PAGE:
Where to Find Singapore’s Signature Dish, Chili Crab
It’s out of the way, but it’s so worth finding Singapore’s best version of this classic dish
No Signboard’s Chili Crab is arguably the best version of this Singapore Classic.
“It’s in the Red Light District”, the concierge at a 5 star Singapore hotel said. In other parts of the world, that might have sounded like an ominous warning. But in sanitized Singapore, it hardly had the same force. After all, this is the country where selling chewing gum can get you fined $100,000 or send you to prison for up to 2 years. So it was hard to imagine a quest for Singapore’s most famous and most original dish would be the least bit life-threatening. That is if you could get by the overwhelming stench of the Durian fruit being sold at the entrance to No Signboard Seafood at 414 Geylang Road Tel:+65 68423415.
In stunningly modern Singapore, Geylang is a far cry from the sparkling center of the city. It’s certainly not on any tourist maps. But a visit to the area shows you a side of the city far outside the hotel zone. Glimpsed from a cab, the area gives its visitors another side of Singapore. Its streets are packed with people enjoying the outdoor coffee shops and working people’s restaurants. Red lights were not to be seen.
No Signboard Seafood is a destination all on its own. As you may imagine, there’s a story behind the name. The Kim Family own No Signboard Seafood and it was their grandmother, reverently referred to as Madame Ong Kim Hoi, who started hawking seafood at Mattar Road Hawking Center in the 1970s. Hawking Centers are a Singapore institution invented to address the problem of unhygienic food being sold by street vendors. They fed less affluent citizens although they were often just a step above street food cart hygiene themselves. That didn’t stop two hawker center food stalls from being awarded a Michelin star a piece in 2016. Both Hong Kong Soya Sauce Chicken Rice and Noodle and Hill Street Tai Hwa Pork Noodle were given the honor. Hawking Centers are now being replaced by food courts which are completely indoors and air conditioned which, in tropical Singapore, is quite a draw. In fact, there’s even a branch of No Signboard Seafood at one of the largest of these in The Central @ Clark Quay.
Madame Ong Kim Hoi stood out at her hawking center. It was uncommon to sell fresh seafood and even more uncommon to sell crab. She didn’t invent Chili Crab. That honor goes to Cher Yam Tian, another push-cart operator. In 1956, she was the first to add a tangy chili sauce to her stir-fried crabs. Before her recipe, Singaporeans just boiled their crabs and ate them plain adding a mild and very sweet tomato sauce. Why did this dish come the signature food of Singapore? Mostly, because Singapore is surrounded by mangrove forests that line the waterside. In these swampy areas mud crabs thrive. Madame Ong Kim Hoi turned this brown crustacean into something Singaporeans crave. She deep-fried the crabs once to cook and then deep fried them again in her Chili-inflected sauce. As to the name, the family had no money for a Signboard. Their fame grew through word of mouth and customers identified their hawker stall by calling the place No Signboard Seafood. It wasn’t until 1990 when the family opened their first “No Signboard Seafood” stall at another hawking center at Farrer Park. From there, the business took off and is now one of the leading Seafood purveyors in all of Singapore. The family has expanded into beer with its acquisition of the Draft Denmark brand. And hold onto your forks! The family has developed a line of ‘ready meals’ which will put items like Chili Crab Spaghetti, bokkien mee and nasi briyani. These meals will be available from vending machines – 36 of them are planned for locations all over Singapore by the end of 2018.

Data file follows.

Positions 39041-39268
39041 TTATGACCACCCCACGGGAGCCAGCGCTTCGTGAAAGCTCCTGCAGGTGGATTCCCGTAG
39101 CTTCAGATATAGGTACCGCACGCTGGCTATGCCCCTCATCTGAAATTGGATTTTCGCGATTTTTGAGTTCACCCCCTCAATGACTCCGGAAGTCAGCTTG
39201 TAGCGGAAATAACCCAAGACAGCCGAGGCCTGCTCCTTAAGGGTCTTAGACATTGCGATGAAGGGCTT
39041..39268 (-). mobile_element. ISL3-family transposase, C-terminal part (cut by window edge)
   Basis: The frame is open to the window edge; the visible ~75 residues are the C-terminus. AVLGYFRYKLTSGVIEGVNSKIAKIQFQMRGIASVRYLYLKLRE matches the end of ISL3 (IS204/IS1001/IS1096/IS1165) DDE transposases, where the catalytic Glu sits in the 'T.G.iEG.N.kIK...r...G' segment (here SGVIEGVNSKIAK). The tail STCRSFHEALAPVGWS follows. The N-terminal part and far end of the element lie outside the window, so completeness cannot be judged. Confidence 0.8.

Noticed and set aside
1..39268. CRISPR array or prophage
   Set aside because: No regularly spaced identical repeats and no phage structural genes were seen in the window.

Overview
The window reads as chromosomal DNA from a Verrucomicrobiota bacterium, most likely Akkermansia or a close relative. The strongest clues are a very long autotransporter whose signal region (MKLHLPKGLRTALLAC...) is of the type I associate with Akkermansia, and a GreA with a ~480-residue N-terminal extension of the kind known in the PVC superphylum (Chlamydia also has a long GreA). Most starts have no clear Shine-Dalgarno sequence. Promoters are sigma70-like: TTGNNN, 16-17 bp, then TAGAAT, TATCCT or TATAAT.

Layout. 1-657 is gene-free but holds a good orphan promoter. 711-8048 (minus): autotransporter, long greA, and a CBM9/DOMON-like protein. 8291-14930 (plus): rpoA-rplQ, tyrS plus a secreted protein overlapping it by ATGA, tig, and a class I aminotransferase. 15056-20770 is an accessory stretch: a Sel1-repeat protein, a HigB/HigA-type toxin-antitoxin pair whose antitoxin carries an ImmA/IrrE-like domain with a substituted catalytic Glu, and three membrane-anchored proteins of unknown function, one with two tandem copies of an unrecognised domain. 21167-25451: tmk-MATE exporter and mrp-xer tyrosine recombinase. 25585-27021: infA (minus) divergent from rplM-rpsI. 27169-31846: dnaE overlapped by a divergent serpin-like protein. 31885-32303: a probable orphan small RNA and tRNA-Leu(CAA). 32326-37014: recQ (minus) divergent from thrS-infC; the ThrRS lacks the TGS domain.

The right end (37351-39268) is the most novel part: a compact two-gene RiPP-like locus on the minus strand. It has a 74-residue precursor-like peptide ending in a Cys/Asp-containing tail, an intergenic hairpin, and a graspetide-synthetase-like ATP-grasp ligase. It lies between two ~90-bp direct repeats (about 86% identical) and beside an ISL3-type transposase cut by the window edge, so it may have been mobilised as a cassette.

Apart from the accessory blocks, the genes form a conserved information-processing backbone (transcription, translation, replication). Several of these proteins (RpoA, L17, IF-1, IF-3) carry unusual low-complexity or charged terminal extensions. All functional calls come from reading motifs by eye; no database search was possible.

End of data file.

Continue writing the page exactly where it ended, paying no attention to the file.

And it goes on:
For now, no vending machine can take the place of No Signboard at the Geylang location. Large families of Singaporeans gather at oilskin topped tables where massive platters of food are put in the middle for one and all to eat. The Chili Crab came swimming in a bowl full of a surprisingly mild chili flavor. To sop up the gravy goodness, a dinner roll called “Mantou” accompanies the Chili Crab. These are surprisingly sweet. Non Singaporeans should note the dish is traditionally eaten with bare hands so that not a bite of the juicy crab meat is lost in chili sauce. This is easily a 5 napkin dish. A stack of pre-moistened towelettes appear with your check and you’ll be glad they did.
No Signboard Seafood at 414 Geylang Road Tel:+65 68423415.